Dr. B, the online vaccine standby list started by the founder of ZocDoc, is expanding from the realm of COVID-19 prevention into treatment.
Bolstered by $8 million in funding, the company is launching a telehealth platform designed to offer low-cost access to prescriptions. It will start with Pfizer and Merck COVID antiviral pills, the startup announced Tuesday.
Dubbed “visitless prescription,” the service enables patients to access a low-cost online doctor consultation and then send resulting prescriptions to any pharmacy, according to a description on Dr. B’s website. A no-cost option will be available to those who qualify based on income.
As to why Pfizer’s Paxlovid and Merck’s Lagevrio are the first medicines offered as part of the program, more than a million doses have been prescribed since late December 2021 when the Food and Drug Administration issued its emergency use authorizations for the two drugs. Yet communities most at risk of severe COVID-19 outcomes have half the rate of prescriptions compared with less vulnerable communities, according to a Centers for Disease Control and Prevention report.
That’s despite those communities having the most dispensing sites. The Department of Health and Human Services’ Test to Treat initiative, launched on March 7, has helped in that regard. The number of dispensing sites has grown from 49 the first week the drugs became available in December to almost 40,000 by May 21.
More than two-thirds of prescriptions written between December 23 and May 21 were dispensed after the launch of the government program. The program is designed to allow high-risk individuals to be tested, evaluated by a clinician who can prescribe an oral antiviral if indicated, and fill the prescription for free – all at a single site.
But the antiviral pills are most effective within five days of symptom onset and many factors can interfere with timely administration. For one, most pharmacies serving as dispensing sites do not have authorized prescribers available on-site or via telemedicine. Thus people living in high-vulnerability zip codes might face challenges accessing providers who are authorized to prescribe the drugs. The FDA’s July move to allow pharmacists to prescribe Paxlovid may address that issue somewhat, however.
Moreover, the end of a Health Resources and Services Administration program makes paying for teleservices a challenge for the uninsured and may be contributing to the lower antiviral dispensing rates for certain populations, the CDC noted. Also, the number of online services offering the COVID treatments has mushroomed this year. But their reach and benefit has been limited due to hurdles surrounding telehealth access and prescribing issues. Online options sometimes charge significant price markups.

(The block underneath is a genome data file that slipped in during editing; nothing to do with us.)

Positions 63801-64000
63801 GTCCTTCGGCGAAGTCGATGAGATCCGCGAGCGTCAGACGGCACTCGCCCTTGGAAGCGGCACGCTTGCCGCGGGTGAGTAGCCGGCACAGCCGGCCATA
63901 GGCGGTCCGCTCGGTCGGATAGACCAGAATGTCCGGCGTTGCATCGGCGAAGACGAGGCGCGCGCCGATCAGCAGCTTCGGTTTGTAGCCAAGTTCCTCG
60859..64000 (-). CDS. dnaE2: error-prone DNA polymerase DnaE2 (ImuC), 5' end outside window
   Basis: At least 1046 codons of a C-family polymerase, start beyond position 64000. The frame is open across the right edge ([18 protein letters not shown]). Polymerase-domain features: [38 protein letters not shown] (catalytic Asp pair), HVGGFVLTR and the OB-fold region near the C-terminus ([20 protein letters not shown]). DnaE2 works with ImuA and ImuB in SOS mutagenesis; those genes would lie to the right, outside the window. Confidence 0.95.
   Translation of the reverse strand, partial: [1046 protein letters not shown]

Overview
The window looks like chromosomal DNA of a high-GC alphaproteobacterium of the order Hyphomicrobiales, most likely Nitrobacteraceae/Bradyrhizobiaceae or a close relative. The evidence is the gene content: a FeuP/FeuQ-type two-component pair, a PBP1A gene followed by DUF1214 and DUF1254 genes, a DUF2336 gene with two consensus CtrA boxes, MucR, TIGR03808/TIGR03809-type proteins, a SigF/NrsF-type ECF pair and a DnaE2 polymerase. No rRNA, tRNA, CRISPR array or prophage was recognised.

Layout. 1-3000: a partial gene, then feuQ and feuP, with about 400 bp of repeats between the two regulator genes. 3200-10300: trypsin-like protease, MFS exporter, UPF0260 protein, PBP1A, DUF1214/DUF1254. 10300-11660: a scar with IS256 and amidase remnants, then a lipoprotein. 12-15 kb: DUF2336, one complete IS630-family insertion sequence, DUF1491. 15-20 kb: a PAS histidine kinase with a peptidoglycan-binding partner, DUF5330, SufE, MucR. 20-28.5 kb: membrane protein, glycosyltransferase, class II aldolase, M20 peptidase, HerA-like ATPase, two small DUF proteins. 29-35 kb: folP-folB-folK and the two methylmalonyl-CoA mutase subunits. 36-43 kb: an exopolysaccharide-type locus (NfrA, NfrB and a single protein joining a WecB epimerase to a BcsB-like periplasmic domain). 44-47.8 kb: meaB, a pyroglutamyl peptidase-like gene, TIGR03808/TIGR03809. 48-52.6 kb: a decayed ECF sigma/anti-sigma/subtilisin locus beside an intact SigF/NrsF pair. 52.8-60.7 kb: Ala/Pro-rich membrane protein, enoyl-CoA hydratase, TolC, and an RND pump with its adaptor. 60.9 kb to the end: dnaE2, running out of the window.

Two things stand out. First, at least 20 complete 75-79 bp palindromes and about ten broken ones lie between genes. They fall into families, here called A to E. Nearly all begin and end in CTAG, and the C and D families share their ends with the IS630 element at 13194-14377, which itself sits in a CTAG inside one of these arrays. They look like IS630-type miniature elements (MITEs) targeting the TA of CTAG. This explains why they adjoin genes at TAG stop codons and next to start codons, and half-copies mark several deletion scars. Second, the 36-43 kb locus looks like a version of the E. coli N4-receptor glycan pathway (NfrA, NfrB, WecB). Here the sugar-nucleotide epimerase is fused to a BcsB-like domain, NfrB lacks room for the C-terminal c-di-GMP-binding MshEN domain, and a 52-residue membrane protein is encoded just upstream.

Dr. B, which is “focused on removing as many barriers as possible,” aims to solve the issue of accessing the COVID treatments within the five-day window, said founder Cyrus Massoumi.
Asked how Dr. B intends to reach those who don’t have internet access or who are less familiar with computers, Massoumi said by email, “We see an opportunity to message to younger people who may not be at high risk for COVID-19 themselves, but who may have parents or grandparents who are at higher risk with lower digital literacy.”
He added that offering a no-cost option is “unprecedented for a telehealth startup and is a huge step in terms of expanding access to care.”
Here’s how it works: Patients complete an online health assessment. Once a board-certified physician reviews the patient’s medical record – and, if appropriate, provides the patient with a prescription for a COVID antiviral – she or he can have it filled at a local pharmacy.
The online consultation fee is $15 for most patients – which, Dr. B points out, is less than the average co-pay for a doctor’s visit. The company is also offering no-cost consults for patients who qualify based on financial need. The new service is completely without costs for people who are two-times below the federal poverty level, adjusted for their household size and expenses.
Dr. B raised $8 million from Lerer Hippeau, Founders Fund and other investors to launch the telehealth platform. It has been available in beta in more than 40 states since June, with additional states due to be added soon.
A broader menu of affordable prescriptions is also planned, from heart health to diabetes to reproductive care.